New? Officer selection question.

Discussion in 'Officers' started by anon_officer_cadet, Sep 12, 2005.

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  1. I'm well aware of the contempt some users feel about the officers forum being used to ask questions about officer selection, however I need some advice. I have observed the board s for months and can't find the help I need. I appreciate the value of the forum and have contributed what I can currently afford to help maintain it. I hope therefore that members will read this post and answer what I believe is quite a difficult question.

    I've sat the RCB once and was told to try again in 12 months (12 months ago).

    My failure was because of the psychometric assessment.

    I believe my EQ is low because both my parents have psychological problems. The cause of this seems to be their time serving. (Royal Signals 77-86 and Royal Military Police 78 -81).

    What happens if I get professional psychological help too?

    The RCB medical was pretty horrific, and applicants seemed to fail for the most ridiculous reasons. I’m quite concerned about the following;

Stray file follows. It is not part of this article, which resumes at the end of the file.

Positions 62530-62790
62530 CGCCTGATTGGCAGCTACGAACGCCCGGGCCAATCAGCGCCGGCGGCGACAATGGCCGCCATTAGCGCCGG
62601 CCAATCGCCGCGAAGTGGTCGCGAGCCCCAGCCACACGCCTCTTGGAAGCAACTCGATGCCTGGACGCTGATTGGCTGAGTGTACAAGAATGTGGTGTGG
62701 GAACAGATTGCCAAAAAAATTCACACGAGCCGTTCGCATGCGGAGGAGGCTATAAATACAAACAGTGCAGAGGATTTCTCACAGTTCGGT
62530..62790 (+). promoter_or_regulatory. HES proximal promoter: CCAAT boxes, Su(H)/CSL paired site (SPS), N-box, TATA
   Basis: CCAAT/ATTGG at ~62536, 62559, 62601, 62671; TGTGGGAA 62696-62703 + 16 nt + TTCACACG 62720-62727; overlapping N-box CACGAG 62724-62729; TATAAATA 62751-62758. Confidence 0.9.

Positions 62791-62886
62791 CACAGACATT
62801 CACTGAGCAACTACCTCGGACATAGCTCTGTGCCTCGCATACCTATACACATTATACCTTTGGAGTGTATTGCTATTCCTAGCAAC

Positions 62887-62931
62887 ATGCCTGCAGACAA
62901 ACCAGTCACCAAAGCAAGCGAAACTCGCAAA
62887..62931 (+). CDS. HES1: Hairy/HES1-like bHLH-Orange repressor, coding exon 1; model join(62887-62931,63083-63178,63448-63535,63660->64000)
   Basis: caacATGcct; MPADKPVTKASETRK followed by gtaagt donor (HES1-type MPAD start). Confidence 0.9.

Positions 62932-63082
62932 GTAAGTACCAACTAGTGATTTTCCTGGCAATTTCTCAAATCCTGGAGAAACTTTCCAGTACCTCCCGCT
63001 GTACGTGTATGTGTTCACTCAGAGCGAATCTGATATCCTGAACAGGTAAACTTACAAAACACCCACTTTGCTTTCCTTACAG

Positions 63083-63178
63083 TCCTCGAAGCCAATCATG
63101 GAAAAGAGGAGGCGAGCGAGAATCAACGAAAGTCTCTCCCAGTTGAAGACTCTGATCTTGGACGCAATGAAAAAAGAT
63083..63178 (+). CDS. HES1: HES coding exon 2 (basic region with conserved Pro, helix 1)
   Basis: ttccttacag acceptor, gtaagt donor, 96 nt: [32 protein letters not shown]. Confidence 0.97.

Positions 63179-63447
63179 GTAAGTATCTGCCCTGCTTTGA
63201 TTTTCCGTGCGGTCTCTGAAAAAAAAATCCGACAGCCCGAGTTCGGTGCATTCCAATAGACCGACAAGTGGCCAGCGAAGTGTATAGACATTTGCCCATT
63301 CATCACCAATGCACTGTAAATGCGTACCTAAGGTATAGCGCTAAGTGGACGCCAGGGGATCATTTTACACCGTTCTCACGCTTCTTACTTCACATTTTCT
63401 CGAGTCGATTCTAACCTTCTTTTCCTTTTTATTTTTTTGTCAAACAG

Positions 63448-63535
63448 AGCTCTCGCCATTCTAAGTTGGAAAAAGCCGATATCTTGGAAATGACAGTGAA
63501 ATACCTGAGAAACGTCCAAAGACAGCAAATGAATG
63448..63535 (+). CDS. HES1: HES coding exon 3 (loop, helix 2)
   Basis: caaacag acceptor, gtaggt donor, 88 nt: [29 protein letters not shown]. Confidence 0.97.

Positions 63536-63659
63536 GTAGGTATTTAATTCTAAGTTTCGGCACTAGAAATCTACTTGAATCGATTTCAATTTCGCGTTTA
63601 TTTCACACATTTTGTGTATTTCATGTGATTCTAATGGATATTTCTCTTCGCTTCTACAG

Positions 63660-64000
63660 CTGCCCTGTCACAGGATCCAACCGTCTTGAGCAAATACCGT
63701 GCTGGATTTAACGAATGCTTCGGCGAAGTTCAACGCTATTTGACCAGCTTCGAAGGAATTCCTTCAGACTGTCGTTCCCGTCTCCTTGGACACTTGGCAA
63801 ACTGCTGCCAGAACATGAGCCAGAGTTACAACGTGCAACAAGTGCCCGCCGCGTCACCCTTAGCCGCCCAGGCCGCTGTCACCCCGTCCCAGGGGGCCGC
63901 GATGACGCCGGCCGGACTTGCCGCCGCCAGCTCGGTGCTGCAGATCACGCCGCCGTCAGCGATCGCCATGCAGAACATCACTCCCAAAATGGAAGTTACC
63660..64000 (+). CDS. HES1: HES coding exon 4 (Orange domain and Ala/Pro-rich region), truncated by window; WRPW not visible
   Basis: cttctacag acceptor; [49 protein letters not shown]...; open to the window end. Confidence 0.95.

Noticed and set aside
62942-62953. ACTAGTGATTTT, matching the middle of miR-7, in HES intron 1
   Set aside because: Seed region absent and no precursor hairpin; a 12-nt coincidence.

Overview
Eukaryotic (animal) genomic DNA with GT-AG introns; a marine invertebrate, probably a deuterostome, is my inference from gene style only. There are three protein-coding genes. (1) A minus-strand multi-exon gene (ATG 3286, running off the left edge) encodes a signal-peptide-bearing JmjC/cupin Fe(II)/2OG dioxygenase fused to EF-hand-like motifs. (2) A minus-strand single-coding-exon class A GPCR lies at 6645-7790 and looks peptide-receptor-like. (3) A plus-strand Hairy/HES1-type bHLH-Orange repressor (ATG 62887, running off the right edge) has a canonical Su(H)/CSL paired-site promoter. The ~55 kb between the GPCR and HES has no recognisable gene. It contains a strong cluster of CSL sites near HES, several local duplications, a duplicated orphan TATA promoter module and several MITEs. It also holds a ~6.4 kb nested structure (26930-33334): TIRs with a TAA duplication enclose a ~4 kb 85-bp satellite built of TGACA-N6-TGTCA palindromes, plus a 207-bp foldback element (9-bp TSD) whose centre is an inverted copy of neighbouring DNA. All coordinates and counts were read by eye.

A: The army will fail me on medical grounds for having received professional help,
    B: I’ll be discharged from Sandhurst if anyone finds out,
    C: A soldiers perception of an officer who’s had professional help will prove to be a problem after Sandhurst.

    If anyone has any personal experience they can share about this please PM me. I know the easy solution is to keep it a secret but these things have a habit of being found out.
     
  2. The army will not fail you for having recieved professional help - they will look into your medical records, and make a decision based on that, they may ask to get a doctor to write an assessment of what your medical situation to be, and there is a 'medical board' that looks into such things etc etc.

    Just bear in mind, that honesty is almost always the best option.

    Good luck
     
  3. a_o_c - not contempt, just puzzled (and not just about your mastery of size and italic coding for a first post):